The training was part of a new collaborative project to build a database of pictures of Bengal tiger (Panthera tigris tigris) and common leopard (Panthera pardus fusca) tracks.
Like humans, each tiger and leopard have individual footprints and we can use FIT software to identify them. This is important for monitoring both endangered species on a regular basis in both National Park areas and community buffer zone areas.
This monitoring will contribute towards species conservation plans and conflict reduction management. Both Bengal tigers and common leopards live alongside marginalised communities living inside the community buffer zones and sadly, conflicts do occur between human and felids, and livestock and felids.
The Living with Tigers Project has been working to reduce these conflicts over the past two years and to do this, monitoring both species’ movements in relation to human activities is vital for mapping conflict areas and informing communities of strategies to reduce conflicts.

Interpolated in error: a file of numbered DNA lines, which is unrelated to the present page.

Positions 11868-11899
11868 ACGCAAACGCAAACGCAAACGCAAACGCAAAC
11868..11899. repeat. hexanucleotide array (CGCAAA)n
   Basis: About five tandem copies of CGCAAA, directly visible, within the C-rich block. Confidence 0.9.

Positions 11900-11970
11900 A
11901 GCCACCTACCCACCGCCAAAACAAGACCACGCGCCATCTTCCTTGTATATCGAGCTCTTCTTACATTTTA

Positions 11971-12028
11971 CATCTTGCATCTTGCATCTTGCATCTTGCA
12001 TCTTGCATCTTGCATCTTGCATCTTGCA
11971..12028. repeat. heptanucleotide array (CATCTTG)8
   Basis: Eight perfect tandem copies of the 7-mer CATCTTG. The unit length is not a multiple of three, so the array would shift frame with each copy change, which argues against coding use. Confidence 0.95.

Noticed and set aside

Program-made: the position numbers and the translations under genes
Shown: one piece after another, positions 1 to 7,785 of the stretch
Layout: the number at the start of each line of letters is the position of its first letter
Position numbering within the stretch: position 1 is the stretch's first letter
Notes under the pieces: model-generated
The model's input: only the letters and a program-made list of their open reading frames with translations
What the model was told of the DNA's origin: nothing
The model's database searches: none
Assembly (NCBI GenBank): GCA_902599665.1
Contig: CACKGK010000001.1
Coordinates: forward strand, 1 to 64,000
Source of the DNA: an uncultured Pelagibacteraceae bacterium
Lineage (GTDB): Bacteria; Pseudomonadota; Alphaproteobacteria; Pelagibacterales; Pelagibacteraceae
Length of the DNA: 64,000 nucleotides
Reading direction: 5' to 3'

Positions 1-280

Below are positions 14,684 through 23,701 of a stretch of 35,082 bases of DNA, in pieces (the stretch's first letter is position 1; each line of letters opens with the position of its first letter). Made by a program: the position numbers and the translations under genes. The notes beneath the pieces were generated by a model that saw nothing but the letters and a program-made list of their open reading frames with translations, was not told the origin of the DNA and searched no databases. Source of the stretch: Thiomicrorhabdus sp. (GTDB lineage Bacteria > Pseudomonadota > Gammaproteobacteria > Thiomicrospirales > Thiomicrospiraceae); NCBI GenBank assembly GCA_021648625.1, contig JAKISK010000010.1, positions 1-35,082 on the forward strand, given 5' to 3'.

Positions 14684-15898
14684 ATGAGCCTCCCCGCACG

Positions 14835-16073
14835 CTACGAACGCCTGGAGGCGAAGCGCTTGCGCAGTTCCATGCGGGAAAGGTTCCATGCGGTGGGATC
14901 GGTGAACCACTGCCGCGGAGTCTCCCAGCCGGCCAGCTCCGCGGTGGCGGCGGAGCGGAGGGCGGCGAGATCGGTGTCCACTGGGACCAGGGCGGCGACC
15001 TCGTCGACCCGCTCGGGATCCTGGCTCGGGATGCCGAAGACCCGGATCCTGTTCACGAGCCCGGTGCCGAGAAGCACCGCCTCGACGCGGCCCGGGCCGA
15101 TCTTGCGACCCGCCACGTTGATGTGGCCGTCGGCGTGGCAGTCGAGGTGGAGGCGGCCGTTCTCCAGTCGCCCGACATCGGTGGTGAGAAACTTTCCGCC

This new collaboration with Nepal Tiger Trust, WildTrack and the Living with Tigers Project, means that a long term database of tracks collected on a regular basis will be created.
Through the training, we provided capacity building for nineteen local people from Nepal Tiger Trust, staff from Chitwan National Park, local conservationists, and wildlife guides. They learnt the FIT protocol and practiced it during a jungle walk where we found fresh tiger tracks from the night before!
The Living with Tigers Chester Zoo-led project is run in partnership with Oxford University WildCRU, Green Governance Nepal, National Trust for Nature Conservation and Department of National Parks and Wildlife Conservation, and is funded in part by the Darwin Initiative.